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Apple invents plug insertion guidance system for desktops with hard to see ports

Source: USPTO

Addressing what some would call a drawback of modern computer design, Apple has developed a system that provides users plug alignment assistance for hard to reach ports normally located in the rear of desktop enclosures.

Published by the U.S. Trademark and Patent Office on Thursday, Apple's application for "Electronic devices with connector alignment assistance" details an automated system capable of sensing an incoming input connector, determining its orientation and guiding a user to correct insertion.

Computer makers have for years hidden unsightly ports — USB, FireWire, audio, video and more — on the rear of computer enclosures, a design that, while aesthetically pleasing, is limited in its functionality. For example, users attempting to plug in a USB cable might find it challenging to achieve the correct horizontal and vertical alignment or proper plug orientation. In the same way, a user might forget whether or not a port is occupied or where it is located.

Apple proposes a method of monitoring a plug's location and orientation relative to an input, either through sensor data or visual information gathered by cameras. For example, an electrode array might determine that a plug is nearby, while a camera and image recognition software can ascertain orientation information.

Apple's invention covers x-, y- and z-axis positioning, as well as connector-specific orientation as detected through real-time image recognition reckoning. Ideal sensors for the job include capacitive, light-based, proximity and more. Depth perception can be determined via stereo cameras or a single 3D camera.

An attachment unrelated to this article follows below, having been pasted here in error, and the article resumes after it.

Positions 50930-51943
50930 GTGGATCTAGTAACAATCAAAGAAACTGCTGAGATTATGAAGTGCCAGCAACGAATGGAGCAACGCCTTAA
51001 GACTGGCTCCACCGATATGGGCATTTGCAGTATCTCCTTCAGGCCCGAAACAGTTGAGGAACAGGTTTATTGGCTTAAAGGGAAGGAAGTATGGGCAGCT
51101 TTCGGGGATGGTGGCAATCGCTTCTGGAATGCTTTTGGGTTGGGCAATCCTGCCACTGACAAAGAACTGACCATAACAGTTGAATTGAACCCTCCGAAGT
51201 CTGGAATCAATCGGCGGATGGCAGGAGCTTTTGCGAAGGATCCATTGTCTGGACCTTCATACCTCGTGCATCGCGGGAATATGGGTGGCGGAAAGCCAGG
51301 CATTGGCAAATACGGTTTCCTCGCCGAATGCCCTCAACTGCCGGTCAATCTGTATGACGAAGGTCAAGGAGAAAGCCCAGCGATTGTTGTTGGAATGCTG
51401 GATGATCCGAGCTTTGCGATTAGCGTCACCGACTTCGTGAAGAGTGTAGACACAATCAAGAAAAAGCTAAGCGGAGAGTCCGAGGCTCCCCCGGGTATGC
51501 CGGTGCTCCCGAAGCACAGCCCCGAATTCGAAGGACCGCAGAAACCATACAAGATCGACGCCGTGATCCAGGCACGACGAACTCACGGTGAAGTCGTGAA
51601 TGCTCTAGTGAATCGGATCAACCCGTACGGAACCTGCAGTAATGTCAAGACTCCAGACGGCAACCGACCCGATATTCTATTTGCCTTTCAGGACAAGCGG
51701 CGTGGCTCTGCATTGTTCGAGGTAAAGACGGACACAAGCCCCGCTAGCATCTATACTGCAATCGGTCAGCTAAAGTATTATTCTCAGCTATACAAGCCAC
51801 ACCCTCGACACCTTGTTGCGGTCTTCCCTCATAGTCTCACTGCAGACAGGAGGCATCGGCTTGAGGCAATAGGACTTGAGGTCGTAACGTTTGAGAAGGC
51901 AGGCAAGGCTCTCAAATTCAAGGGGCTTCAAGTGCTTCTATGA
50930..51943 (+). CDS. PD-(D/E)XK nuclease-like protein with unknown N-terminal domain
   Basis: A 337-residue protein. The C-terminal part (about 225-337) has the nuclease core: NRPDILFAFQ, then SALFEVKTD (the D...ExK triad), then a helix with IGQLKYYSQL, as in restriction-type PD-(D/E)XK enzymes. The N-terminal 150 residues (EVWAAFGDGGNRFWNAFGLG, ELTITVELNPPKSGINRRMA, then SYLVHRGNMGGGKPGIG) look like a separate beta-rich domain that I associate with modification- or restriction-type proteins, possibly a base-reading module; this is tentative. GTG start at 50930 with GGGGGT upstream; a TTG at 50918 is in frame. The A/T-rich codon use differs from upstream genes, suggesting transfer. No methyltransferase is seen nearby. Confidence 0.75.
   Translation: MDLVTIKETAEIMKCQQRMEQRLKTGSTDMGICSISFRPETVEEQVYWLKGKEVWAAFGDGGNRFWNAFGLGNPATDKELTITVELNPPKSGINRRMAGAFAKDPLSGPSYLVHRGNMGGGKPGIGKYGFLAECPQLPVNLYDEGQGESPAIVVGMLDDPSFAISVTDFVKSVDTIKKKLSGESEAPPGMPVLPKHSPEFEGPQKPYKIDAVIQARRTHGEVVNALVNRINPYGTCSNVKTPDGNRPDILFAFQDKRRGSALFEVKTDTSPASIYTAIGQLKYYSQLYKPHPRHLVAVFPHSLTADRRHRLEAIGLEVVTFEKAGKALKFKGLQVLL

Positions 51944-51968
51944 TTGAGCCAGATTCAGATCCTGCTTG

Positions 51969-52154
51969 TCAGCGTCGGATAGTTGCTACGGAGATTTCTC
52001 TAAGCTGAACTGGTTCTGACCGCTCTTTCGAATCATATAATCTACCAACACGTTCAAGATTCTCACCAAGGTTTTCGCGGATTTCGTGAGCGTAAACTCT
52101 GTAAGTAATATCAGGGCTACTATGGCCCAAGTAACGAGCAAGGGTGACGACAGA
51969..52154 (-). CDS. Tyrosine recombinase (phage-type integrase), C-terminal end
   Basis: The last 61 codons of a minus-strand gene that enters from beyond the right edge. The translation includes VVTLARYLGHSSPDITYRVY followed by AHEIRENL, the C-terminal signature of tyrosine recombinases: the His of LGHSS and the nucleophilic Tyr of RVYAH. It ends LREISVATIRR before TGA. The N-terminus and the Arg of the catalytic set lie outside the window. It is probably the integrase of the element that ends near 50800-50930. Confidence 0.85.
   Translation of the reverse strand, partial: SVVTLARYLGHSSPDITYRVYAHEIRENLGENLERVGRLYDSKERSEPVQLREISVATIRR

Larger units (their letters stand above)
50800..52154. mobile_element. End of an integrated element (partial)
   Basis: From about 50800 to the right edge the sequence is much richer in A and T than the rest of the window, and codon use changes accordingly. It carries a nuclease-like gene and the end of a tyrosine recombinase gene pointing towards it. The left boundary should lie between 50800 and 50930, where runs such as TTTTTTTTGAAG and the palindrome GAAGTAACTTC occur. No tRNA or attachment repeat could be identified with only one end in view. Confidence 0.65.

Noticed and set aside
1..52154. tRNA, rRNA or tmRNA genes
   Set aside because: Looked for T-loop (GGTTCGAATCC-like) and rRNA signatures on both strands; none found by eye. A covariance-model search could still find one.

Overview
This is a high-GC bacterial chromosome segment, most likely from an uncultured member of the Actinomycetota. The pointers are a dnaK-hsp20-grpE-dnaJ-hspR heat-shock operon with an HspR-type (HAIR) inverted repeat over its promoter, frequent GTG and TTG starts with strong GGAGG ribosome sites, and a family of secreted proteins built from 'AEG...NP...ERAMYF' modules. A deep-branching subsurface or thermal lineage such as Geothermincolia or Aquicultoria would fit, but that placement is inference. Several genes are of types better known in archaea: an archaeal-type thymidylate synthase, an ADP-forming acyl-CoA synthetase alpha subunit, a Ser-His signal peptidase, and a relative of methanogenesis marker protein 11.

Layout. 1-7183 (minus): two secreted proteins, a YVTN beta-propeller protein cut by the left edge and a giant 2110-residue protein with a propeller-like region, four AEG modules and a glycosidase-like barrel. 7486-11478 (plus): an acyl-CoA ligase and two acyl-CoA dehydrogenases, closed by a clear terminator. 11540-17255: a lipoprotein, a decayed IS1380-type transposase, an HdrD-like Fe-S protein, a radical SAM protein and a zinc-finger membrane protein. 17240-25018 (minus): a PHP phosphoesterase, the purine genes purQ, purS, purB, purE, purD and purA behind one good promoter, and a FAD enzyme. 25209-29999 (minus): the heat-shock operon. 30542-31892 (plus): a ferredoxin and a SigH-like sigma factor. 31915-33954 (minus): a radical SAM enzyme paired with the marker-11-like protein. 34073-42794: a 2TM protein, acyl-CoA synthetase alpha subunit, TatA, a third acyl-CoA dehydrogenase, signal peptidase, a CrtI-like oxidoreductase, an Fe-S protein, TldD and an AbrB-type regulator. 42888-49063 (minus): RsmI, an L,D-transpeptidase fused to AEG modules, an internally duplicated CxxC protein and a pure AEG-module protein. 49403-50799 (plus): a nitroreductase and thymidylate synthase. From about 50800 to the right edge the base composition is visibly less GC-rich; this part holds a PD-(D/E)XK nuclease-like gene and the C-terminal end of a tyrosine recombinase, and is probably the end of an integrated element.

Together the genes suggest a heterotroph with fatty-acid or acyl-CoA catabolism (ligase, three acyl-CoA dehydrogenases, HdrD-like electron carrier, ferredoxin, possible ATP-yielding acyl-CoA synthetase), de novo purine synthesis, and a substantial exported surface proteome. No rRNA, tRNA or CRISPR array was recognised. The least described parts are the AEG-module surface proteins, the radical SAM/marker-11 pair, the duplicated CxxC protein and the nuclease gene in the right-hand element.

Illustration of camera (left) and electrode array plug sensing.

The invention's second stage processes alignment or misalignment data and relays it to a user through audio and visual indications. Some embodiments call for logic-based voice instructions like "move plug left" or "move plug right," while others rely on simple tones. Users might also receive assistance with onscreen text and graphics.

In one potential embodiment, LEDs deployed behind micro-perforations in a computer chassis are programmed to illuminate visual cues like right and left arrows, an "X" to denote a port is occupied, text and other notifications. An iMac might feature a one-to-one representation of its rear ports, displayed via an LED array installed in the front-facing bottom "chin" portion, for example.

There is no evidence that Apple intends to incorporate such functionality into its Mac lineup; the closest approximation is the Mac Pro's motion-sensing LED-backlit port array. A number of products could do with some type of guidance system, however, especially unwieldy all-in-ones like the 27-inch iMac.

Apple's port alignment patent application was first filed for in July 2014 and credits Christiaan A. Ligtenberg and David G. Conroy as its inventors.